Saturday, April 5, 2008

ING Direct US - Survivor of the Mortgage Subprime crisis

When ING Direct started in the US in 2000, many banks laughed about its concept:
• Encourage people to save money, instead of spend money, and give them a free savings account with a high interest rate;
• Don´t give customers a credit card; give them a debit card instead, so that they only spend the money that they have. Instead of (expensive and unsecure) checks, we can also e-mail money to each other;
• Offer customers an attractive mortgage, that fits their salary – without giving them a mortgage that would not fit their needs but would be more profitable, or charge hidden fee´s without the borrower knowing about it.

This low-cost business model is made possible by avoiding expensive branch offices, and offer banking services over the phone and internet. To keep in touch with (potential) clients, ING Direct cafe’s were opened in large cities; customers can drink a latte, and ask the barista something about saving accounts or mortgages. (The coffee served here is Peet’s Coffee; founded by the Dutch entrepreneur Alfred Peet, who moved to San Francisco in 1966 to use his coffee-brewing experience with California – it turned out to be the inspiration for Starbucks. Just to let you know!)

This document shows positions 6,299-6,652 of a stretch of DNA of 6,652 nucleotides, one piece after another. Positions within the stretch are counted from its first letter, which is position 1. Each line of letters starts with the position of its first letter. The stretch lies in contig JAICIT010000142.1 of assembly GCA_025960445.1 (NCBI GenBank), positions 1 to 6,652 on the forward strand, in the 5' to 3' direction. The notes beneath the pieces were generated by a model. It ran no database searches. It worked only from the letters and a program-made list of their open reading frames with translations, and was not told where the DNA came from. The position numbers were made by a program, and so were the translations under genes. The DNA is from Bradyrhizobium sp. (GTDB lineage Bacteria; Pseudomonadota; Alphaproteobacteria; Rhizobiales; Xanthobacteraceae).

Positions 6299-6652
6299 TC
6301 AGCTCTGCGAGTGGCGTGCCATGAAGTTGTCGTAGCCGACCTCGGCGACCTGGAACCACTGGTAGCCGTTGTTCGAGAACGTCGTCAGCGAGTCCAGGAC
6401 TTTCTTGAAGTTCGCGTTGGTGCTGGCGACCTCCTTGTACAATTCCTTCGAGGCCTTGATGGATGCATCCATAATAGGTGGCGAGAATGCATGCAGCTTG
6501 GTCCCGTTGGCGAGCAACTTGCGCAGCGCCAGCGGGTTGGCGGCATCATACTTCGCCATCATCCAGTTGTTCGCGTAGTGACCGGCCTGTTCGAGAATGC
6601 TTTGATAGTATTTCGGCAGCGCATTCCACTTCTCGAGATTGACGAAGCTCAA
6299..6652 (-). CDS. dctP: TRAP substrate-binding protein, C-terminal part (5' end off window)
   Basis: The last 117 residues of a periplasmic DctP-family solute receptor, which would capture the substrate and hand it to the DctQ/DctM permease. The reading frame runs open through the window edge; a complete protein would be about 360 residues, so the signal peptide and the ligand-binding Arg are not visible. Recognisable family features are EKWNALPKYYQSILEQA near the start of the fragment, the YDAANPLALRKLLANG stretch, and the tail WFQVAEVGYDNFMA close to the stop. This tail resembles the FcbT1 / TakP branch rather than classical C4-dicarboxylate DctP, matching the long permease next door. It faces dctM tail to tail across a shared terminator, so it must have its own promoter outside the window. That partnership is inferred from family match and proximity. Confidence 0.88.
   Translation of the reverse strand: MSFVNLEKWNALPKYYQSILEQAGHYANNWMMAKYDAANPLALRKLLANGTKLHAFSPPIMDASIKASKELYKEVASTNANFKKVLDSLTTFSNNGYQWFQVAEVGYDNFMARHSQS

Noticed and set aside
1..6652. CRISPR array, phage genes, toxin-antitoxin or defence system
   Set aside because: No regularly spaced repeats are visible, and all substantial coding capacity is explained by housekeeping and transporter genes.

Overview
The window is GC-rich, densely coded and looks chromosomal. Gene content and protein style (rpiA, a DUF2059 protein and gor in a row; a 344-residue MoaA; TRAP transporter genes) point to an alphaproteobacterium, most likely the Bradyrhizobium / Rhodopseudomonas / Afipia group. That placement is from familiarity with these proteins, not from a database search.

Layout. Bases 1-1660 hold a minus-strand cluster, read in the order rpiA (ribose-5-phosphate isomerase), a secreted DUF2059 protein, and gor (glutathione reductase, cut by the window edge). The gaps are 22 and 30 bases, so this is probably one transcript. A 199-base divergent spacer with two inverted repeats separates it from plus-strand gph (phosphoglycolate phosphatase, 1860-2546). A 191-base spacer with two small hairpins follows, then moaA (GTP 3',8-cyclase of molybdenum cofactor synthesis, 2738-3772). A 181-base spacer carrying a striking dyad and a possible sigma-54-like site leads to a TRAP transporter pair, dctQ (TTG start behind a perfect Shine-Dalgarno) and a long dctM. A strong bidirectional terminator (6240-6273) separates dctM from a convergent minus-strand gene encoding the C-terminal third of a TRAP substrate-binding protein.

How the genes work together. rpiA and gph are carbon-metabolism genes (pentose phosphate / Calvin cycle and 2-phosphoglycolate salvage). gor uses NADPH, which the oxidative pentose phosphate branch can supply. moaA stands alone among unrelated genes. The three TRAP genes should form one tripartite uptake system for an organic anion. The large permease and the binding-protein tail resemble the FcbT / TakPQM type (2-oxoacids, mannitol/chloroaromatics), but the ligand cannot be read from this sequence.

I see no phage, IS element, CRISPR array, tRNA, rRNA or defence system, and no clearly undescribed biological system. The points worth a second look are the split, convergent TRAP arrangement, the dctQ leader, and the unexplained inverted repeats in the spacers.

After 8 years, other banks started recognizing and respecting ING Direct´s values. News shows wonder how ING Direct US is the only survivor of the subprime mortgage crisis: while Countrywide had 94.000 foreclosures in 2007, ING Direct US only had 15! The world now realized that a lot of Americans are financially illiterate. The economical consequences are still unknwon. Anyhow, it feels good to work for a company that tries to help people to get into a better, more stabilized financial situation, while at the same time it is a very successful lender. And if people still don´t trust the internet as a medium to use all their banking services: ING Direct was the safest bank in the US in 2007!

Here is a recent news video about ING Direct US surviving the subprime mortgage crisis:

And some pictures of the ING Direct café in Philly: